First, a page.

Empty words, empty promises?
Mandeep Mudhar, director of marketing and development at Numark, is disappointed by attitudes at theÂ recent APPG meeting
Iâ€™ve been reflecting following the All-Parliamentary Pharmacy Group meeting last month where the heavyweights of the political world of pharmacy turned up. Â The minister responsible for pharmacy and the chief pharmaceutical officer (CPO) for England were there, together with a whole load of other important people attempting to influence the direction of travel for pharmacy.
Once again, I was left with much head scratching. Thereâ€™s new jargon to interpret and many unanswered questions about the futility of it all. Â Â
So letâ€™s start with the head scratching. Â When asked about progress regarding the Murray Review â€“ the review that looked at expanding clinical services that community pharmacies could provide, a progress that had been promised by NHS England â€“ the response was to forget that. In our CPOâ€™s view, the report has already been taken into account. Really? Â Which bit? Â About re-designing MURs so that they become a full clinical medication review? Â No. Â About expanding the commissioning of minor ailments services? Â Not that either, nothing has happened. In fact, later at this meeting, after having received a hospital pass from the pharmacy minister, Dr Ridge stated that minor ailments schemes were being increasingly decommissioned and needed to be replaced by - and hereâ€™s the jargon â€“ â€˜digitally led solutionsâ€™. So, I presume robots dealing with minor ailments?
Anyway, back to the Murray Review. Dr Ridge was keen to point out that one of the recommendations from the review â€“ that of pharmacist integration into GP practices â€“ was well underway.Â So letâ€™s see; the parts of the review that spoke about enhancing the role of community pharmacists â€“ all binned. The part about creating another type of pharmacist, further blurring the lines between what a community pharmacist should be doing and what practice-integrated pharmacists intend to do â€“ full speed ahead. Â Another body blow to community pharmacy.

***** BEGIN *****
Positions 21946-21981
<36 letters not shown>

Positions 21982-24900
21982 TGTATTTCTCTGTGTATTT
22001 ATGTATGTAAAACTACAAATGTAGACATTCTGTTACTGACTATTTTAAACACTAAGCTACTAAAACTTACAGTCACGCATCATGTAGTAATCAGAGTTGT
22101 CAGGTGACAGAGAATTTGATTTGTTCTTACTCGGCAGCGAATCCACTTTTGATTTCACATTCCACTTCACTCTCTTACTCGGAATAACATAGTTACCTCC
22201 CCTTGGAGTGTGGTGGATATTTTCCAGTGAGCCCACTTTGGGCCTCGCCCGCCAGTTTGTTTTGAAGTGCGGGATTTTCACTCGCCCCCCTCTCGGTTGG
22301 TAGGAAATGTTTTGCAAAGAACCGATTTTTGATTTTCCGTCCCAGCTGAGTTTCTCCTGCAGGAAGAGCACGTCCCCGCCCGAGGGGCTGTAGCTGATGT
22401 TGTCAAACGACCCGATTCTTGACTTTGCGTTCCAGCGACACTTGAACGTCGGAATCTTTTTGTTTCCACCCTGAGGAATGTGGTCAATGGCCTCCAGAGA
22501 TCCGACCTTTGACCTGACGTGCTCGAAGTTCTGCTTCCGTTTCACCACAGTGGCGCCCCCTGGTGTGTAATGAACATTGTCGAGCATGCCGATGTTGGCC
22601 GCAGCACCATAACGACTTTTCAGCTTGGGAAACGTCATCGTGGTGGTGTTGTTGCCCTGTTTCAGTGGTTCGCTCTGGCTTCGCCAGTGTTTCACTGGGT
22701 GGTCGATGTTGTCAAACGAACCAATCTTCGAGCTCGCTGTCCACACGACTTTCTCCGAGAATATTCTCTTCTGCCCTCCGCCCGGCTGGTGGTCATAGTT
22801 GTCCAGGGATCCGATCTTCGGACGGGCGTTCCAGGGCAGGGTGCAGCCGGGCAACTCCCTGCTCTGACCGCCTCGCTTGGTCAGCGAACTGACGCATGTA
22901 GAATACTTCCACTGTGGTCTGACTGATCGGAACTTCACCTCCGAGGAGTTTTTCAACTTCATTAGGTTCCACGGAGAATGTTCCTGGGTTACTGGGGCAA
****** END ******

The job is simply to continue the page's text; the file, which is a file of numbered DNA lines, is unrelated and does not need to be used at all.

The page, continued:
Remember the burial of the â€˜Call to Actionâ€™ review in 2014? We should have known better when we saw the Murray Review. We should have known it would go nowhere; but we are not cynics, we are caring health care professionals trying to do our best for our patients. I suspect cynicism will now be the order of the day with anything the Government pretends to offer pharmacy.
But let me go back to the minor ailments saga. A year ago, it was something that the Government deemed important and one that ministers were committed to ensuring CCGs provide. Â A year on, the clock has moved on according to our pharmacy minister. The robotic solution suggested by Dr Ridge has clearly taken demand away from GPs and A&E and everyone in the land is happy. No more clogging of surgeries or hospitals and pharmacies do not need to deal with patients with pesky conditions... Â Maybe these robots can now move onto sorting out all the failing hospitals since they are so brilliant?
So I make a plea: for once, just once, deliver on your promises dear ministers. Just once, dear CPO, stand up and be counted for the profession you oversee. Â Just once, let us see something tangible carried through that allows community pharmacists to provide enhanced services and care for their patients with some sensible remuneration and sustainability. Â Might that be the most obvious thing that comes to everyoneâ€™s mind - a national minor ailment scheme? Â
From Numark'sÂ perspective and on behalf of our members, we will continue to maintain a dialogue with NHS England and the Department of Health. We are not letting anyone off the hook. Promises have to be delivered. Not much to ask for â€“ or is it?